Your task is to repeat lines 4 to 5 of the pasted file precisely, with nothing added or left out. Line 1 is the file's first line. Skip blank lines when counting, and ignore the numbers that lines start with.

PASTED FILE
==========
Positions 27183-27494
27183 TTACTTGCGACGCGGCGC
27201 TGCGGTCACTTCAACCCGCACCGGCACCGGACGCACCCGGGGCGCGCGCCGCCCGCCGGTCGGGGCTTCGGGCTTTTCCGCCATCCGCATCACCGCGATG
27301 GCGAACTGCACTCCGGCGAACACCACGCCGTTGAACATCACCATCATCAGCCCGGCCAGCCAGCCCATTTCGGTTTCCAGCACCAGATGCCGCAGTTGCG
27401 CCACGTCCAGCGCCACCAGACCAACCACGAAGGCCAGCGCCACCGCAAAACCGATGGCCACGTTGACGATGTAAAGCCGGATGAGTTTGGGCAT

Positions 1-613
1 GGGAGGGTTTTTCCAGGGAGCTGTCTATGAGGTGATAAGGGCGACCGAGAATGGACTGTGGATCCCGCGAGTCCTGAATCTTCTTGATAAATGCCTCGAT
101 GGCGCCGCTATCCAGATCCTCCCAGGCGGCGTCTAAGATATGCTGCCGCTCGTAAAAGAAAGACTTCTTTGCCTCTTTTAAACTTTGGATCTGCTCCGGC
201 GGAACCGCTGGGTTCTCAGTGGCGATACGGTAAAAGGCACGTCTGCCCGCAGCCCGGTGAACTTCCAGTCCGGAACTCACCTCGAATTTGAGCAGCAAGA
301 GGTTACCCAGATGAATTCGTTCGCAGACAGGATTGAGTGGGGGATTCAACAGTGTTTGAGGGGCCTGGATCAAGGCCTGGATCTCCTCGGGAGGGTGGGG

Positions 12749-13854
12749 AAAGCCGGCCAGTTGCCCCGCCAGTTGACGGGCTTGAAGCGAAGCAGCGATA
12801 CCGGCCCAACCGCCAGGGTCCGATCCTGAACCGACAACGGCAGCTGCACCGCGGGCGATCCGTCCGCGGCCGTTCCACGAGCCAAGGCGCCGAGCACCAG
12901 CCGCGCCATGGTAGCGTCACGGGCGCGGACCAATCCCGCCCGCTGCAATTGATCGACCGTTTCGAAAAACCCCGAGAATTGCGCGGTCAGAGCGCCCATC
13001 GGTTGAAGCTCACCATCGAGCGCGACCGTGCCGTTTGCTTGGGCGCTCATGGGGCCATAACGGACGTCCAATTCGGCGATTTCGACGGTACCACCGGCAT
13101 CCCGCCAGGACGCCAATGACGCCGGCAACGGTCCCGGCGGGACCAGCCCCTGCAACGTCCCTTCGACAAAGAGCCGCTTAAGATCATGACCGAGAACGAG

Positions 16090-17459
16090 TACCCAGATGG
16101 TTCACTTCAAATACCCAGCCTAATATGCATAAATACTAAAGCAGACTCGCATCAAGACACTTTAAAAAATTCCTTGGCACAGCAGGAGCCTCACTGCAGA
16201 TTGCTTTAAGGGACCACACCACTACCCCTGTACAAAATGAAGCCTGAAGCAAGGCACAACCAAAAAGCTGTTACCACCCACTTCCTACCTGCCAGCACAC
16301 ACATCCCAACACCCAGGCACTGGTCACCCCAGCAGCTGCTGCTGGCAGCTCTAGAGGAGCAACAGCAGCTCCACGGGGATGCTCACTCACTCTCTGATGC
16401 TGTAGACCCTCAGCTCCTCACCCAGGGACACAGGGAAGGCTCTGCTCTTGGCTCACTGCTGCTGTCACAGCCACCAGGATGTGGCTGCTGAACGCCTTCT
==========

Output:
27301 GCGAACTGCACTCCGGCGAACACCACGCCGTTGAACATCACCATCATCAGCCCGGCCAGCCAGCCCATTTCGGTTTCCAGCACCAGATGCCGCAGTTGCG
27401 CCACGTCCAGCGCCACCAGACCAACCACGAAGGCCAGCGCCACCGCAAAACCGATGGCCACGTTGACGATGTAAAGCCGGATGAGTTTGGGCAT